• Highlight ‘GIMP Image Editor’ and click on the ‘Properties’ button
  • Replace the word ‘gimp’ with ‘gimpbox’

Now you’re all done! Just go to Applications > Graphics > Gimp Image Editor and open the program. You will see Gimp load and then after a second or two, all three of the traditional Gimp windows will be converter to a single-window style. 🙂

NOTE: If you’re having trouble running this please ensure you have python-wnck installed.

sudo apt-get install python-wnck

BONUS: If you’re like me and you launch your Gimp from Docky, you will notice that simply editing the launch command in the Applications menu does not launch Gimpbox from Docky. Here is the work around for this:

Step 1: Open Nautilus with root privileges and go to /usr/share/applications and locate Gimp.

gksu nautilus /usr/share/applications

Step 2: Right-click on Gimp and change the launch command to gimpbox %u

Your Gimpbox will now launch correctly from Docky. 😀

sudo wget -O /usr/local/bin/gimpbox

New Adobe Flash “Squared”…64bit Users Rejoice

I’m sure we all remember when Adobe was actively working on a Flash plugin for 64bit Linux users, and that it was a beta version. I’m also sure you all remember when Adobe pulled that version from their site… Bummer…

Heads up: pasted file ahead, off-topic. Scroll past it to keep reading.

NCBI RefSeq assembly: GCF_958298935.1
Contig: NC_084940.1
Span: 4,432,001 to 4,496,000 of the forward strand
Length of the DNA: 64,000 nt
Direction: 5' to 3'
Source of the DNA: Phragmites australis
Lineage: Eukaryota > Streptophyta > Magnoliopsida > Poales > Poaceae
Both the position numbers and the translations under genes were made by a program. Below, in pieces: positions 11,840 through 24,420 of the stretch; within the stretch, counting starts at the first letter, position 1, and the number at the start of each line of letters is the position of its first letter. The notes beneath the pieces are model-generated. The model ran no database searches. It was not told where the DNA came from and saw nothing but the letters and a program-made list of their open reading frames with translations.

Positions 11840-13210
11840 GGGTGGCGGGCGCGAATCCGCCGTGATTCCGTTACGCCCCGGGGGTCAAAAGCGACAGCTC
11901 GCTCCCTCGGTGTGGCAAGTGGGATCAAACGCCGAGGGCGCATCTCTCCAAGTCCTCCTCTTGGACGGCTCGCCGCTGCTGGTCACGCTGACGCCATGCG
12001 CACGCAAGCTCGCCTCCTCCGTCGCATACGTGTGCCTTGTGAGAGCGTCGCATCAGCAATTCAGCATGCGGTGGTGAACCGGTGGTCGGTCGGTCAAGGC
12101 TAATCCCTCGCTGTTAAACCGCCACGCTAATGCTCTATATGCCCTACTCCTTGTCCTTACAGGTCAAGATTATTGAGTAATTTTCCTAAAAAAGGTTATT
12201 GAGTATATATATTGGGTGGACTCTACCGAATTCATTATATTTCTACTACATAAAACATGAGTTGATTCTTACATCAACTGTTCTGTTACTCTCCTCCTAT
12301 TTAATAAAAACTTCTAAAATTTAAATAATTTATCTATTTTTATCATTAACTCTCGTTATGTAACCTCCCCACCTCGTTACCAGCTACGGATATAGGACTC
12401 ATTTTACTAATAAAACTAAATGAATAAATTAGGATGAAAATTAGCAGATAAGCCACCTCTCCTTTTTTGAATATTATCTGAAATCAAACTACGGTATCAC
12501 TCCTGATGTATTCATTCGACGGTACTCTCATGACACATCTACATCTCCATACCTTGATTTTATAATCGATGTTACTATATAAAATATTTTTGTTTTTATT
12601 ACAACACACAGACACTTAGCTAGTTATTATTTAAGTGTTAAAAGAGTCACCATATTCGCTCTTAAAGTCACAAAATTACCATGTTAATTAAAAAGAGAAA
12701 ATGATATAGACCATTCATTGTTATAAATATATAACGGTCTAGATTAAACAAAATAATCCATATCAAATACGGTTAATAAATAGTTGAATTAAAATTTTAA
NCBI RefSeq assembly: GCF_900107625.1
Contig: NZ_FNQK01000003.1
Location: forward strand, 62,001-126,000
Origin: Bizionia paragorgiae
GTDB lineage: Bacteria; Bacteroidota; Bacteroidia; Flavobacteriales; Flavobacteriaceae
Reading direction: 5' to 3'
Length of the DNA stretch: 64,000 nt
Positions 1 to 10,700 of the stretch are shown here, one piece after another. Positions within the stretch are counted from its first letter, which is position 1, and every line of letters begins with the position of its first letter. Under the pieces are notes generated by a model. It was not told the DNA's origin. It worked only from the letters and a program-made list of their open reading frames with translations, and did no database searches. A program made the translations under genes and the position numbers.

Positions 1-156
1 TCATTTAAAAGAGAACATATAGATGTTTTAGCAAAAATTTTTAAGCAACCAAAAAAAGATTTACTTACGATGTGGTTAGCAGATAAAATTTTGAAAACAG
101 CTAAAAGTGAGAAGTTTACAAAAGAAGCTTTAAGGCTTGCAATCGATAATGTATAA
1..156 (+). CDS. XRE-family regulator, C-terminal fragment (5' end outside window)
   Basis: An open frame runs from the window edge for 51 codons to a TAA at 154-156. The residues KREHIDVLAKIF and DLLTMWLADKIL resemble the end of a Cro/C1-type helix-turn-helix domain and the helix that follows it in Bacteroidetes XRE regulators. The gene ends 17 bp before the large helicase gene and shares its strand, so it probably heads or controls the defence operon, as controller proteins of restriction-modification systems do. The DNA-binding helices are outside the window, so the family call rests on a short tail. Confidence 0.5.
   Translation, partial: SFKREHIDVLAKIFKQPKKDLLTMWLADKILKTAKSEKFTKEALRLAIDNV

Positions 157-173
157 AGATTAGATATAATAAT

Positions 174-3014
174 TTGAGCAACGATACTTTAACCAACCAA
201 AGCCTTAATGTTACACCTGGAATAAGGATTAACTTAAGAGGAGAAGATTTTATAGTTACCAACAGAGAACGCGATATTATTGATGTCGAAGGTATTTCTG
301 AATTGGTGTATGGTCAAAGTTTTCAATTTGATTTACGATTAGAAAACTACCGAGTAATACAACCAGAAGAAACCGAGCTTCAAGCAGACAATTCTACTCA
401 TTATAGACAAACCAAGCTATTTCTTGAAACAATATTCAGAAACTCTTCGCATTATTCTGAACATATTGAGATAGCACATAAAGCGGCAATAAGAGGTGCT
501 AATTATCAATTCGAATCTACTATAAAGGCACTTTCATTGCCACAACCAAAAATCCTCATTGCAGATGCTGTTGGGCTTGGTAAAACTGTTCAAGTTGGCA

Well now we get to rejoice once again! Adobe has announced the release of their newest Flash plugin, dubbed “Square.” The best part is that they have included Linux versions in both 32bit & 64bit!!

I’ve only been using it for about an hour, but thus far I’ve had no problems with it at all. Here’s how you can install it:

  • Visit:
  • Download the 32bit or 64bit version.
  • Extract the .so file to your desktop.
  • Open Nautilus and navigate to ~/.mozilla/plugins/ (Create the folder if it does not already exist).
  • Delete your existing Flash plugin and copy/paste the new one from your desktop here.
  • Restart Firefox and you’re done!

Note: These steps will also work for Chrome users since Chrome pulls it’s flash plugin from the .mozilla folder.

Also, 64bit users can open Synaptic Package Manager and search for “nspluginwrapper” and Completely Remove it.

ImageShack Uploader

In the past, when I needed to host pictures somewhere, I would always use Photobucket. However, in the last 6 months, they have made it quite clear, that they will no longer be supporting Linux.

I don’t like that…I have since moved to a more Linux friendly image host, ImageShack.

Not only does ImageShack support Linux, they have their ImageShack Uploader available for use in Linux. AND IT’S NATIVE GTK! I have been using it and I quite like it. However, it can be a pain in the butt to install for us 64Bit users. The .DEB will allow you to install the software, but if you run it through the terminal, you will see that the program segment faults. The reason that this is happening is because the scripting is looking for 32Bit libraries, not 64Bit. Here’s how we fix this.

First you will need to get a program called getlibs.

Next you will need to run this command in the terminal:
getlibs /usr/bin/imageshack-uploader

At this point, you should be able to run the ImageShack Uploader.